On Identity

“I would rather be what God chose to make me than the most glorious creature that I could think of; for to have been thought about, born in God’s thought, and then made by God, is the dearest, grandest and most precious thing in all thinking.”
George MacDonald

Before coming to Oxford, I was asked to email a bio about myself to the group I would be studying with in the fall. In this “paragraph to a page” format I was offered something most of us love and hate: a chance to present myself to a group of people who have no idea who I am. So in one way, it was a fresh slate with a fresh group of strangers. In another way, it was a chance to make myself into the person I wish I was—to talk up the good, rare parts of myself, and downplay my everyday failures and petty tendencies. Sounds like fun, huh?

Not. I agonized over this bio, thinking about all the ways I didn’t want to come across. If I wrote too much I would seem proud and long-winded. If I wrote too little I would seem cold and glib. It felt sort of like a joke because no matter what I wrote I suspected these faceless judges would in one moment make their verdict about me. And I wanted a chance to give my defense!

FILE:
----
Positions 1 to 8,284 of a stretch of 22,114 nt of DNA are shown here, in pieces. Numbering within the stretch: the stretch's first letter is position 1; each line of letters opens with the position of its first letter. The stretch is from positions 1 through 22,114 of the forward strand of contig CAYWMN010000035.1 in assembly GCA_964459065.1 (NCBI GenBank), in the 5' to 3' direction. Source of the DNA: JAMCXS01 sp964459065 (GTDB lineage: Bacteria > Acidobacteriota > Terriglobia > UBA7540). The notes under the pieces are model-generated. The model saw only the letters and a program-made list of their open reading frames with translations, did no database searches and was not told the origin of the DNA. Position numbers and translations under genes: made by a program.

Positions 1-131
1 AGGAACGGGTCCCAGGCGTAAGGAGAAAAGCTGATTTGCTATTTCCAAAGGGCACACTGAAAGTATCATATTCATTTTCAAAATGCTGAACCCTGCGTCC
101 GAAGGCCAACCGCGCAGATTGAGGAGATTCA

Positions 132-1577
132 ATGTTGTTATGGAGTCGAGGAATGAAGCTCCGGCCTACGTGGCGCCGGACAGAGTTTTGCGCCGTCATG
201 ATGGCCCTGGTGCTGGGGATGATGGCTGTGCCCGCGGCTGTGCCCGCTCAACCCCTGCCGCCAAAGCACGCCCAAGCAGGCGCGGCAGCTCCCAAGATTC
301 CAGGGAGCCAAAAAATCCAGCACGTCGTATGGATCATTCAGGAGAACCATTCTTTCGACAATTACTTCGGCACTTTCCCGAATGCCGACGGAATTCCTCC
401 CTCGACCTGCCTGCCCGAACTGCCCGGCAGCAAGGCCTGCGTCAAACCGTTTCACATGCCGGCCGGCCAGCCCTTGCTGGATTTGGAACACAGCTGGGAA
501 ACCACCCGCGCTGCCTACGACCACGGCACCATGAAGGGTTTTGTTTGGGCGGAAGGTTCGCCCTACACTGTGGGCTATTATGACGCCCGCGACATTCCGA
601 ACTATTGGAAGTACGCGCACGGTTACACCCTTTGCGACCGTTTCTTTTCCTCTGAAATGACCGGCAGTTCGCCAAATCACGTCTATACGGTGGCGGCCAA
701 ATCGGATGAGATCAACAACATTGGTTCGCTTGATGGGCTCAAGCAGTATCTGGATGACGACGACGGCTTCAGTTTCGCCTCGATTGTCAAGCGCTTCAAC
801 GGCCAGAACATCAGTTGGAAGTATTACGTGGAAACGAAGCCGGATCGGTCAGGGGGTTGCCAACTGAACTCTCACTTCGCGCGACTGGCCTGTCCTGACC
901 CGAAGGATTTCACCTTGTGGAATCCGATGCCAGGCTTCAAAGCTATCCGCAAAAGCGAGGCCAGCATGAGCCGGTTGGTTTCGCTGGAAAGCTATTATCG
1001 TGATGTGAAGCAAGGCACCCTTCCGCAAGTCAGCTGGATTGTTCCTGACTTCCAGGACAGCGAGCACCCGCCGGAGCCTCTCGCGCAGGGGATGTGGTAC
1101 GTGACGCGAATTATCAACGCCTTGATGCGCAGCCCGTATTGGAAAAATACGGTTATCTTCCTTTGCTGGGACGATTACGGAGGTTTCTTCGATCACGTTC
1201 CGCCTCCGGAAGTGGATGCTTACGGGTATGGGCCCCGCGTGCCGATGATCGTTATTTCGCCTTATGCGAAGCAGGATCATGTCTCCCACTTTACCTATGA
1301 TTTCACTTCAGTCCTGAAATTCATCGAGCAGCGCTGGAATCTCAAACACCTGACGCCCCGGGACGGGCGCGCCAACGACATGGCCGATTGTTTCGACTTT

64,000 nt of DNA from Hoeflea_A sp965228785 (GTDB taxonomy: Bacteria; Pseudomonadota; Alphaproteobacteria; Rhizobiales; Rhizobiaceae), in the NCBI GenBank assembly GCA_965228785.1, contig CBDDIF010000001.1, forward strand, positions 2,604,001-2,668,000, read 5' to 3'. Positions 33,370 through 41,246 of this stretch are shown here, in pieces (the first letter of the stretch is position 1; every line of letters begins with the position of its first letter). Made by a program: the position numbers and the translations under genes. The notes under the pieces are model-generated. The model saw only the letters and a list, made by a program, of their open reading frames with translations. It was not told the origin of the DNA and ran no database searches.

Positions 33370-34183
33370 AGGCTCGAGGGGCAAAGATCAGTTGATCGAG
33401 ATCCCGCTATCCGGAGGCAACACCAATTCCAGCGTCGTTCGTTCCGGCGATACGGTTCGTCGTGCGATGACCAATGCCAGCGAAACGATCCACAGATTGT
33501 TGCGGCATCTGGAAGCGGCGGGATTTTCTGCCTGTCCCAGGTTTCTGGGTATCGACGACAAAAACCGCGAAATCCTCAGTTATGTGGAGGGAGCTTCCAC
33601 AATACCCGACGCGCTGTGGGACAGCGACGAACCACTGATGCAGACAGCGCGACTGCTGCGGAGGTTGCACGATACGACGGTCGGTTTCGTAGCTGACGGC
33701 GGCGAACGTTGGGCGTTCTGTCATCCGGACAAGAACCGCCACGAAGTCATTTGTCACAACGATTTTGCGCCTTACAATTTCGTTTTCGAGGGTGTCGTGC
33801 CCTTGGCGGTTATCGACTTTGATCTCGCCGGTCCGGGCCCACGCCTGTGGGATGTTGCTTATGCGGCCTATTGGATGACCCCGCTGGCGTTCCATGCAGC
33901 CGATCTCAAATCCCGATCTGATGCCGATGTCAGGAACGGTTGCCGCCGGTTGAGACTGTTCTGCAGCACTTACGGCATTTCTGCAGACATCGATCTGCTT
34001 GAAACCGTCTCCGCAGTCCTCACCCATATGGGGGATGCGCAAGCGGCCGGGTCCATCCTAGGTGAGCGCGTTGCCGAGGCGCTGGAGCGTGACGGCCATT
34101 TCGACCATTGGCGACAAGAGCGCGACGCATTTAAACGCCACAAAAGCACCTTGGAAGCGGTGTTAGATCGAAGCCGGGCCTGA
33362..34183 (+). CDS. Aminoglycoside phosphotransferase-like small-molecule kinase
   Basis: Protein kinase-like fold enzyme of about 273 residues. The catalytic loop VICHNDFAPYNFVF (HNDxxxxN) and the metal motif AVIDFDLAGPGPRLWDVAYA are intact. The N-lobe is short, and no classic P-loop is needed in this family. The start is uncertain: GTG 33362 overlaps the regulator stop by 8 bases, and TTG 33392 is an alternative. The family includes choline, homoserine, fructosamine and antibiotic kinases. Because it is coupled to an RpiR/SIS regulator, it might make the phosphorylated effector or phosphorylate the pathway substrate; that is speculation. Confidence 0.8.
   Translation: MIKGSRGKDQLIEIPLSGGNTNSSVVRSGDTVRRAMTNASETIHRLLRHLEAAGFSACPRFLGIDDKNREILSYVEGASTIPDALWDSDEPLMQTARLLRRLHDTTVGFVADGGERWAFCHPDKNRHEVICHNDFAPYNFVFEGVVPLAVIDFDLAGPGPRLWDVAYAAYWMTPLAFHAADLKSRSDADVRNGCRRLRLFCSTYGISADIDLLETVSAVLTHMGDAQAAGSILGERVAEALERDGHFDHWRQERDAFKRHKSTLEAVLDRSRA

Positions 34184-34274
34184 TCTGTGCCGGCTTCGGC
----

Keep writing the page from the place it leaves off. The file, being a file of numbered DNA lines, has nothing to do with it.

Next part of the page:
It’s in face to face conversation that we as people grow to love one another. When you first meet someone remotely, through cyberspace, I fear there is a freedom to judge and write off one another because that is what we have always done to the movie stars, politicians, and musicians we’ve been watching from afar our whole lives. It’s fine to say you love Beyonce and hate Barak Obama, because after all they’ve given their pitch, and now it’s your prerogative to make assertions about them holistically, as people. Oh wait, except, no. It’s not.

I think we as rational creatures with free wills have the duty to hold beliefs and defend them. It very well may be that Obama and Beyonce can both be objectively wrong in what they assert as true. But what I am positing is that though they can be wrong, that does not mean you know them as people, which means you cannot write them off completely, just based off of a bio. Humans take a bit more effort than that.

I’m happy to report that all the people here at Oxford are wonderful and I am so happy to know them. I am also happy to report that I intentionally did not read any of their bio’s as an attempt to know them.

I saved our face to face meetings for that.

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